David B. Nichinson

Peer Reviewed

Abstract: I am truly pleased to have been invited to express a few comments at today's luncheon. This joint session with the Society for Information Display is, to me, particularly significant and perhaps even symbolic. As you know, I have been identified with the navigation profession for quire a few years. Most members of our profession, perhaps like those fortunate ones in other technical fraternities, truly enjoy their chosen work. We enjoy talking about our work-its problems-its challenges-and the potential solutions. We communicate freely-with one another. This work becomes a way of life. At times, to the lament of our wives and our families, our treasured work becomes almost life itself. Periodically, however, I feel uncomfortable about what appears to be excessive inbreeding in the exchange of our ideas. The Dopplers fight the Inertials-even the Celestials fight the Inertials-and suddenly we effect a temporary peace with a Stellar-Inertial Doppler-or a Doppler Inertial-and conjure up an appropriate acronym. Our exchanges, however, are much too confined for they are with one another. Navigation is prerequisite to effectively arriving at the selected destination. It is not, however, the end in itself. Wiht the utmost of perfection in our navigational techniques and measurement, we must still resort to other subsystems if we are to successfully complete our mission. The complexities of today's assignmets require the interface and reiterative exchange with many other diciplines. At a session, like today's, we are not only communicating what we know, what we think, what we propose, but we are sharing these posessions with others who, in their own faiths have also been called upon-who are to participate along with us to jointly attain our common goal-the timely and effective arrival at our destination.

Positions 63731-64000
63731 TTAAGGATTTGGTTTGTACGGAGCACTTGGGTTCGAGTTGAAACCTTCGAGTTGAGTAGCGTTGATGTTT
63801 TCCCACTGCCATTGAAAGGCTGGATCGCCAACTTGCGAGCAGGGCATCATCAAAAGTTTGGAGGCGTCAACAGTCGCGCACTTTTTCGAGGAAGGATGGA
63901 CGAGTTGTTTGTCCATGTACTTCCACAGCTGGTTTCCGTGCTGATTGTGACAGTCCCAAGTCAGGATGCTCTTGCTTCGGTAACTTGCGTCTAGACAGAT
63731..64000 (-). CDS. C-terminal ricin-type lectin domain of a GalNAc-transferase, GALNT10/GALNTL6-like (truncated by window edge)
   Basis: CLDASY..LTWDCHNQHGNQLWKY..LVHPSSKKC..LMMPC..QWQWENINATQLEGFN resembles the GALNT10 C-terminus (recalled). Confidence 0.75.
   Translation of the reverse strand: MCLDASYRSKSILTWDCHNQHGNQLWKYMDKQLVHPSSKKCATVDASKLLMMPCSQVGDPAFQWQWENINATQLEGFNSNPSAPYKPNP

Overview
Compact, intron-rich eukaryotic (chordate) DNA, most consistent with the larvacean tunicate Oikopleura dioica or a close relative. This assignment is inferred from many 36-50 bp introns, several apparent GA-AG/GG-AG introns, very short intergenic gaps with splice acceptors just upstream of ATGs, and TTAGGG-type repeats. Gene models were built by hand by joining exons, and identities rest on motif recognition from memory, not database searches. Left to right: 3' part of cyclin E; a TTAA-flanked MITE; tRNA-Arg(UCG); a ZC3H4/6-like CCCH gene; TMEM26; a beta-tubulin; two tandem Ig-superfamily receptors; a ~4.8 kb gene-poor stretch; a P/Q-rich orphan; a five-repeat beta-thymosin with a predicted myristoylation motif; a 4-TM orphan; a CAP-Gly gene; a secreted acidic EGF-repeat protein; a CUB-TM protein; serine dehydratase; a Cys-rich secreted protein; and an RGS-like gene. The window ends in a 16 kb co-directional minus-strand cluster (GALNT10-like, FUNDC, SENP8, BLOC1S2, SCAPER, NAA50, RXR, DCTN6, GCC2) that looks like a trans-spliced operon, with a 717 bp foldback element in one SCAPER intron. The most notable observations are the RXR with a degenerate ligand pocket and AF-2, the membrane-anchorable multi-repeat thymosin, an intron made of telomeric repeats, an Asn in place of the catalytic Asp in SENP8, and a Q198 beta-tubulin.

Published in: NAVIGATION: Journal of the Institute of Navigation, Volume 13, Number 1
Pages: 59 - 62
Cite this article: Nichinson, David B., "LUNCHEON SPEECH", NAVIGATION: Journal of The Institute of Navigation, Vol. 13, No. 1, Spring 1966, pp. 59-62.
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